Philip Morris International (PM) is my largest dividend income holding. I like the above average yield that the company is generating, coupled with strong dividend growth. In this article, I wanted to analyze the company, and see if it still makes sense as a addition to my income portfolio.
Philip Morris International has managed to boost distributions in each year since the spin-off. Quarterly distributions have increased from 46 cents/share in 2008 to 77 cents/share in 2011. I expect low double digit growth in distributions over the next five - ten years. This will be driven by strong performance by the company's brand name products globally, which will drive profitability higher.
The growth in earnings per share will be driven by several factors. The company expects to generate 10%- 12% annual growth in earnings through its cost reduction programs, acquiring companies internationally as well as innovating in growing markets in order to position itself favorably.
This company has strong pricing power for this addictive product. Taxes represent a high proportion of the sales price for every pack of cigarettes and they are increased every year. As a result, it is very easy for companies like PMI to increase amounts of revenues it generates from each pack sold and still manage to offset the effect of lower consumption over time. PMI's pricing is strong, as consumers tend to stick to cigarettes they are used to. Another way that the company will be able to generate increases in earnings is through cost containment and efficiency measures.
Internal growth could be aided by redesign of packaging, introductions of new products as well as expansion in new markets. Phillip Morris International does not have significant exposure to China and India, which account for over a third of world population. The number of smokers is likely to increase in emerging markets, while in mature markets such as Europe it will likely decline over time.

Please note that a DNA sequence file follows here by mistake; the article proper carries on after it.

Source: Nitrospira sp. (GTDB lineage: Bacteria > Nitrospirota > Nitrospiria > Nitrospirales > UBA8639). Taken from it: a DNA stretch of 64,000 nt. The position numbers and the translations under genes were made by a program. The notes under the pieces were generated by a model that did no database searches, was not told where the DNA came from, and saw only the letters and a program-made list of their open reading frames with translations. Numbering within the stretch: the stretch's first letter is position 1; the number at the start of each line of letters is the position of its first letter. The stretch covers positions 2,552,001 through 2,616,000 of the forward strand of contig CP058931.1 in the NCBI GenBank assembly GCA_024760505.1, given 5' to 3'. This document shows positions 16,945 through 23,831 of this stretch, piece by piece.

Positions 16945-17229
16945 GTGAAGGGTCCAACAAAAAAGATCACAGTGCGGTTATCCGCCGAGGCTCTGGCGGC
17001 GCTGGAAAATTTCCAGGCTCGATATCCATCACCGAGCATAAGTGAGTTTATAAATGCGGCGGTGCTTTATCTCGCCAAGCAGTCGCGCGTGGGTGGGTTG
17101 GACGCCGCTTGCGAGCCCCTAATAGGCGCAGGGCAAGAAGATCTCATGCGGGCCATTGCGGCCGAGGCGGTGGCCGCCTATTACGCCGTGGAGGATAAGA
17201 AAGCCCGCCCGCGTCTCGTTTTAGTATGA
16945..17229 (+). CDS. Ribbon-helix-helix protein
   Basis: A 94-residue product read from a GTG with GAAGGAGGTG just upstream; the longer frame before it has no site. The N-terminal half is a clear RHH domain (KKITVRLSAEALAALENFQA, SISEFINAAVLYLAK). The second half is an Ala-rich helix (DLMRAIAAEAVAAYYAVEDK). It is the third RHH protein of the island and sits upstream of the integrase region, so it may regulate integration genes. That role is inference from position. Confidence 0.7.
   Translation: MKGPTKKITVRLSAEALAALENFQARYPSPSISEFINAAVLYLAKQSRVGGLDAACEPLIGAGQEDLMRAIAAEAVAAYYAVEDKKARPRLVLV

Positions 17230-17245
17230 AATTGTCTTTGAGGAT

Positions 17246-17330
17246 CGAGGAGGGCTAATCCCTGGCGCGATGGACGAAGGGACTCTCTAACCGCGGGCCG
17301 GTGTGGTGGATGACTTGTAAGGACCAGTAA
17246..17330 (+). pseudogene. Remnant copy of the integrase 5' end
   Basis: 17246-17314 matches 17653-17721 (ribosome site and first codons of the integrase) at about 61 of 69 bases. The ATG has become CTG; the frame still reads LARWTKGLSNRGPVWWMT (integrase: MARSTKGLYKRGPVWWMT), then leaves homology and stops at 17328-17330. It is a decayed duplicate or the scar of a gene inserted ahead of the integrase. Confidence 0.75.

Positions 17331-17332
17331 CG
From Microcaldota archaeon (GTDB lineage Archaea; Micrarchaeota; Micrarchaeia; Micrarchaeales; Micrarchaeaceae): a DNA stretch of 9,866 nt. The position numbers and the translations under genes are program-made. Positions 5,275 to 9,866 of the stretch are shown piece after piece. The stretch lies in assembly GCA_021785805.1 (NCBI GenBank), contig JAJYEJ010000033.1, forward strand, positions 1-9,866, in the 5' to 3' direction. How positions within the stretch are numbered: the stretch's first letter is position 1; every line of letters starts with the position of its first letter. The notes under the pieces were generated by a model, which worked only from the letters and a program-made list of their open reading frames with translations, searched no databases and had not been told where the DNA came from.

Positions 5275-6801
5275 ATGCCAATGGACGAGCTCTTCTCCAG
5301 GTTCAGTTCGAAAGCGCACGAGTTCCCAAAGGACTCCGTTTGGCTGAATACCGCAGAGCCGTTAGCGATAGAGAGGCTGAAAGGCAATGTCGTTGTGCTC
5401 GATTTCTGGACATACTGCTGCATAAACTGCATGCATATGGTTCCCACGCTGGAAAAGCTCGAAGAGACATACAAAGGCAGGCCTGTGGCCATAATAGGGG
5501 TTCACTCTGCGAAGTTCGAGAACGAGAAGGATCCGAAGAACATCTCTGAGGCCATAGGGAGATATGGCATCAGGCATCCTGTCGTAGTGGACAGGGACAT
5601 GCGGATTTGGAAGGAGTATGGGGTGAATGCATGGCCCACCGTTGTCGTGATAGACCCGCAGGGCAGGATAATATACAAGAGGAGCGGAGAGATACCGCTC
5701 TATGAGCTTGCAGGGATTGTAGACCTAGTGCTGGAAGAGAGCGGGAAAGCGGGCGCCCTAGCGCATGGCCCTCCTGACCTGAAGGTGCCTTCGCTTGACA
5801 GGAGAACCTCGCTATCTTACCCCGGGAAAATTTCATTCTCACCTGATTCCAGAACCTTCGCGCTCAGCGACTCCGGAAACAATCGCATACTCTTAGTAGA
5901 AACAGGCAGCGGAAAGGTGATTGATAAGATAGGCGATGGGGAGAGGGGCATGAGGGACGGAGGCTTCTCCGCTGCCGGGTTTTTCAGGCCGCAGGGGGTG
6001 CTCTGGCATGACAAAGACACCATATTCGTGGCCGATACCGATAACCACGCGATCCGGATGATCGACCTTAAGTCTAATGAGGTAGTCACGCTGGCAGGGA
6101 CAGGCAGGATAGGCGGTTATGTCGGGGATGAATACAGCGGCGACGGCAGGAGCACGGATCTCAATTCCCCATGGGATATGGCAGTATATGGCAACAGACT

In addition, the company plans to grow through acquisitions. In recent years it has managed to create joint ventures in the Philippines and Sweden. It has also been active in acquiring Rothmans in 2008 and Swedish Match South Africa and Petteroes in 2009.
Phillip Morris International generates a healthy amount of cash flows each year. A portion of this cash flow is used in stock buybacks. The number of shares outstanding has declined from 2.076 billion in 2008 to 1.762 billion in 2011.
There are many challenges facing the cigarette manufacturers. Smoking is associated with health issues, consumption is declining, there is increased government regulation and there is also the risk of litigation. Because of all these risks, tobacco stocks have historically traded at low P/E ratios and paid above average dividend yields. While tobacco companies could lose everything if the product is banned, the likelihood of that happening is remote. The reason behind it is the fact that cash strapped governments worldwide generate vast amounts of revenues by heavy taxation of tobacco products. Thus, governments would be unlikely to sacrifice this cash cow, since they would have to find other ways to increase taxation. Taxing cigarette consumption is a popular tax, whereas taxing income or reducing health benefits would be hugely unpopular measures.
The heavy regulation, high excise taxes, inability to advertise in most markets, and risk of litigation create barriers for entry that prevents new competitors from entering the market. As a result, large and established conglomerates such as Phillip Morris International can enjoy strong pricing power, and a wide moat.
Currently, PMI is trading at 17.90 times earnings, yields 3.40% and has a sustainable dividend payment. I like the company's high current yield as well as the potential for strong dividend growth. Phillip Morris International is already my largest position due to my bullishness for the stock as well as its strong performance. Nevertheless, I would consider adding to my position subject to availability of funds.